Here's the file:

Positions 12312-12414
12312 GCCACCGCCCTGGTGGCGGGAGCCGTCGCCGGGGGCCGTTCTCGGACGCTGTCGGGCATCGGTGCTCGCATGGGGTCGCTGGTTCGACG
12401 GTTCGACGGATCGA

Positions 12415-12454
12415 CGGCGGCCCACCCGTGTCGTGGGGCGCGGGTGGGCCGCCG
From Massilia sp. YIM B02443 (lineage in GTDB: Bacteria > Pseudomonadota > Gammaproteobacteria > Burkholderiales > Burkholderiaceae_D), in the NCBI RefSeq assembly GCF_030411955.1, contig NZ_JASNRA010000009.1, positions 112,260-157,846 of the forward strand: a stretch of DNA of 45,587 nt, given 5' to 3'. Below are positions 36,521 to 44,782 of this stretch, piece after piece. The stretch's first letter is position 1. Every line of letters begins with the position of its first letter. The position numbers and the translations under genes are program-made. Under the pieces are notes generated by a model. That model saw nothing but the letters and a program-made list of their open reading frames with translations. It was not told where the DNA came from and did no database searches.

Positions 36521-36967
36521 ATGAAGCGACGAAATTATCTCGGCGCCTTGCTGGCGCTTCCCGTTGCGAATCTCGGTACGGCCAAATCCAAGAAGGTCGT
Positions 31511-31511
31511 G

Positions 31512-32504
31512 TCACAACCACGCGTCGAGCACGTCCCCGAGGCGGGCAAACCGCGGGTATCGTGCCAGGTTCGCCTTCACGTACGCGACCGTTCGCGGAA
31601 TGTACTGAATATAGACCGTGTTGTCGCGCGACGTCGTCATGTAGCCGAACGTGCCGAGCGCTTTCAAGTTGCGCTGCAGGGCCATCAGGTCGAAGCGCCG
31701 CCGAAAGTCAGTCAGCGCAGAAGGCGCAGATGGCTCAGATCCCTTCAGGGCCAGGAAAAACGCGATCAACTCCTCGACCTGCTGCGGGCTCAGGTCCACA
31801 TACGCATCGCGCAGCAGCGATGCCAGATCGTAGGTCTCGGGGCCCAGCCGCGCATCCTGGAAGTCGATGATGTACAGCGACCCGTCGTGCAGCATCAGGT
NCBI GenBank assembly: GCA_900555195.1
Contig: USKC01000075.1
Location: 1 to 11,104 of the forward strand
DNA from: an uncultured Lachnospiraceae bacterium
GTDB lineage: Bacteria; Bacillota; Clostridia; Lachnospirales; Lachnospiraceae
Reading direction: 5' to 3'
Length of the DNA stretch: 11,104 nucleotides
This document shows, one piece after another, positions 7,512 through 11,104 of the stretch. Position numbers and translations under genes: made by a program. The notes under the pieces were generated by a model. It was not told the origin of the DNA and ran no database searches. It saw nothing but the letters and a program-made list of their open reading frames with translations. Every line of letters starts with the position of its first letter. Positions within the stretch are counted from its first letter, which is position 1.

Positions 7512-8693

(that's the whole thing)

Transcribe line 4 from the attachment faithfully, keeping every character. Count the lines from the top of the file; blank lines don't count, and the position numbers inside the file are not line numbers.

Positions 12415-12454